The Mindset of an Incredible Cancer Survivor w/ Carmen Weir The Mindset of an Incredible Cancer Survivor w/ Carmen Weir


[00:00:00] Detective Ev: Well, hello my friends. Welcome back to another episode of the Health Detective Podcast by Functional Diagnostic Nutrition. My name is Evan Transue, aka Detective Ev. I will be your host for today’s show about an awesome cancer survivor.

We are talking to someone named Carmen Weir. She is a Functional Diagnostic Nutrition practitioner, and she has a heck of a story. We are talking about cancer today. It is a part of Carmen’s story, and generally speaking, cancer is a little more serious than some of the things we discuss on this show.

Now, do not get me wrong because I’m not discrediting the things that I’ve been through or the things that many others have been through, but there’s a certain aspect of cancer that can’t be denied. It is the idea that one may pass away in the relatively near future if this is not addressed.

That is sometimes the case with other conditions that we bring on this show, but a lot of the times it’s more that the person suffers for decades and is still hanging in there. They’re suffering very long term as opposed to having this idea of, okay, I could actually die in a year or two if I don’t get this under control.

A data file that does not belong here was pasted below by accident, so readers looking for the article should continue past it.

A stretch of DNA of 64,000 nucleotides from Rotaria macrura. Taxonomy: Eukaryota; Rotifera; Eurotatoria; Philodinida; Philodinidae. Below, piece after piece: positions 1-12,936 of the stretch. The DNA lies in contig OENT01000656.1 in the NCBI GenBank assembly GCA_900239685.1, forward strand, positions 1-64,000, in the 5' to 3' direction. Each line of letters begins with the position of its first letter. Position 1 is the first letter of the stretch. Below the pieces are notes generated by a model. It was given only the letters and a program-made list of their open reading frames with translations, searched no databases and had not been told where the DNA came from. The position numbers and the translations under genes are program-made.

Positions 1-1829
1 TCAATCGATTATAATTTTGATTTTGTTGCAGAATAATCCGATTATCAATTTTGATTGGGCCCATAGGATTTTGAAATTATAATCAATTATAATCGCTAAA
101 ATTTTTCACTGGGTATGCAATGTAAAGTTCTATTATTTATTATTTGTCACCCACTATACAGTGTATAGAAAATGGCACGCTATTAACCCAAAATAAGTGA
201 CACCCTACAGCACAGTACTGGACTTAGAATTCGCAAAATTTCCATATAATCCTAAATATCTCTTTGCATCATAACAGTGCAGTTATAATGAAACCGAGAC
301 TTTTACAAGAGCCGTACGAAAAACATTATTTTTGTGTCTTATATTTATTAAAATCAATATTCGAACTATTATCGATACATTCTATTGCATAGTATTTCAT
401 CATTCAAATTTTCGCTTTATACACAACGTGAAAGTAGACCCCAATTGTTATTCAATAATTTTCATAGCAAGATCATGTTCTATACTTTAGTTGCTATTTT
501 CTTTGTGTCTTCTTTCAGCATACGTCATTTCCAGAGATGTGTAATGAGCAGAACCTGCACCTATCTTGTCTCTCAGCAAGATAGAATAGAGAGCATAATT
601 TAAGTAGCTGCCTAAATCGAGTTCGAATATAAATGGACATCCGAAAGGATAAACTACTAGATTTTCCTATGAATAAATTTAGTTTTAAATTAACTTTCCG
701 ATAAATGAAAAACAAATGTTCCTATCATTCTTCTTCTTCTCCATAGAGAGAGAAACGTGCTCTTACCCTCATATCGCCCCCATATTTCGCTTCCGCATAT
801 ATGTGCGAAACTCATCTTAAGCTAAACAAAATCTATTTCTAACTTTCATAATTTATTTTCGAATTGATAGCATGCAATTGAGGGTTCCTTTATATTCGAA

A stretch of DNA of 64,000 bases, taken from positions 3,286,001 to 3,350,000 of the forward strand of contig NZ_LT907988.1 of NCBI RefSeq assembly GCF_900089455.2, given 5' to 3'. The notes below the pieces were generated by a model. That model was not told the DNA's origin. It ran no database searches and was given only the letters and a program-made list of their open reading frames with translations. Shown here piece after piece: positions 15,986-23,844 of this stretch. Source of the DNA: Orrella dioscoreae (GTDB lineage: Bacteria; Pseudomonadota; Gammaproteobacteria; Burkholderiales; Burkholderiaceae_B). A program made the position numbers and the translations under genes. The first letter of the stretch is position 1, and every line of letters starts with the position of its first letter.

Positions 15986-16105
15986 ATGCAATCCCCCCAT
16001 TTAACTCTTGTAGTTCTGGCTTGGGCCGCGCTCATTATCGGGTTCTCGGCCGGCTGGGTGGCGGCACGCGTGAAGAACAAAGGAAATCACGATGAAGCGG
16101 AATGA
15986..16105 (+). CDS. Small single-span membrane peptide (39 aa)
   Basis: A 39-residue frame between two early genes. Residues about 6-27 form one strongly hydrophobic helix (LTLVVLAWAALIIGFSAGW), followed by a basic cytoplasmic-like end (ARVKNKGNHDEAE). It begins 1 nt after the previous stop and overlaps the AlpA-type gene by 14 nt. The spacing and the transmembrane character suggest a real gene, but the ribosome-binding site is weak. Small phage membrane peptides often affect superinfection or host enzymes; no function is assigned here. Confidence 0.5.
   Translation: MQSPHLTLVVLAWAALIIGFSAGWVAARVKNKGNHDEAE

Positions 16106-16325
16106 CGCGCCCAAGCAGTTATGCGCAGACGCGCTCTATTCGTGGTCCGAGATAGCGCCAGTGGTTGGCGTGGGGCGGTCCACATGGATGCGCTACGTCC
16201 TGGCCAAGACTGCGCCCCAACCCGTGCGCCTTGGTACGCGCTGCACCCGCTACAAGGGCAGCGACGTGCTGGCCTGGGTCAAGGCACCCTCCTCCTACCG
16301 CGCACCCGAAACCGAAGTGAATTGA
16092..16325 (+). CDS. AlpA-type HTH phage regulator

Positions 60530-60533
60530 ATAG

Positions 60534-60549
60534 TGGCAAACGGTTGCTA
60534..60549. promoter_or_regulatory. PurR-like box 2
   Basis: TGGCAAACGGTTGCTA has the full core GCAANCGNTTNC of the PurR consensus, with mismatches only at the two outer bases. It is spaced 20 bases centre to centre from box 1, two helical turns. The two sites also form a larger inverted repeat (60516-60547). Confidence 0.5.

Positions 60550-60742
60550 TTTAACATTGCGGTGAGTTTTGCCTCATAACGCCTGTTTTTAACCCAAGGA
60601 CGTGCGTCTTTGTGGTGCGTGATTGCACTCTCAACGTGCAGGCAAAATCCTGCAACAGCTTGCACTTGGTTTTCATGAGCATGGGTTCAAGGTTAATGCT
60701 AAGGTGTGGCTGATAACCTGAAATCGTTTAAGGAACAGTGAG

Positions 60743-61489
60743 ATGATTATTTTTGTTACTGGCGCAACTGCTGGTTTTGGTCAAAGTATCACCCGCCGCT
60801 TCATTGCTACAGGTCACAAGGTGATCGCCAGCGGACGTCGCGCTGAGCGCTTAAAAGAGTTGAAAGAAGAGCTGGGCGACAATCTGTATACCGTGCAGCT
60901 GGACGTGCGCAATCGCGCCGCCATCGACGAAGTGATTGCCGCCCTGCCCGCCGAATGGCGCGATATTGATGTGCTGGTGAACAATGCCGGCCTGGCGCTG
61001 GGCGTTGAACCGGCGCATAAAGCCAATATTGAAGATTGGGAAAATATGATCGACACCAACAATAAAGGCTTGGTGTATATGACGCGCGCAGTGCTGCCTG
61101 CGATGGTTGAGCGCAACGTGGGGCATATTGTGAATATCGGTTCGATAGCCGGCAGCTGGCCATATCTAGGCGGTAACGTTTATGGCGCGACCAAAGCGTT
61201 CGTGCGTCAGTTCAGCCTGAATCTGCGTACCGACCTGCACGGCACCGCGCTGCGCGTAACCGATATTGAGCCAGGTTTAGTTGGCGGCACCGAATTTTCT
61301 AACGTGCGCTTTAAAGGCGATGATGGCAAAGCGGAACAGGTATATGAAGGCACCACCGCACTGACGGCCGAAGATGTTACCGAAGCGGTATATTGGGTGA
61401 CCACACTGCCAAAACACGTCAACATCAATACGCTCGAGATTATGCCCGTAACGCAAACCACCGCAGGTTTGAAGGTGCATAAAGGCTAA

So, it is completely crappy in a different way when you are dealing with something like cancer. We take a different approach of it with that. We’re not always just going the 100% functional route. This person has a clock over their head to some degree. We don’t know exactly when it is, but we can kind of get a general idea.

An Open-minded Cancer Survivor

If we don’t do something in a certain timeframe, there is going to be a period in the future where that clock will run out, and it’s a lot sooner than most of us would like. That’s just what it is. I’m not trying to get too serious right from the get-go today, but I’m just saying what it is. That’s the fact of the matter.

Because of this, it’s important that we recognize all the sides and all the choices that the person decides to make. This is a serious thing, and we need to respect anyone who makes their own decisions with this or goes through this. Carmen Weir is such a wonderful example of someone who really used their head when dealing with cancer.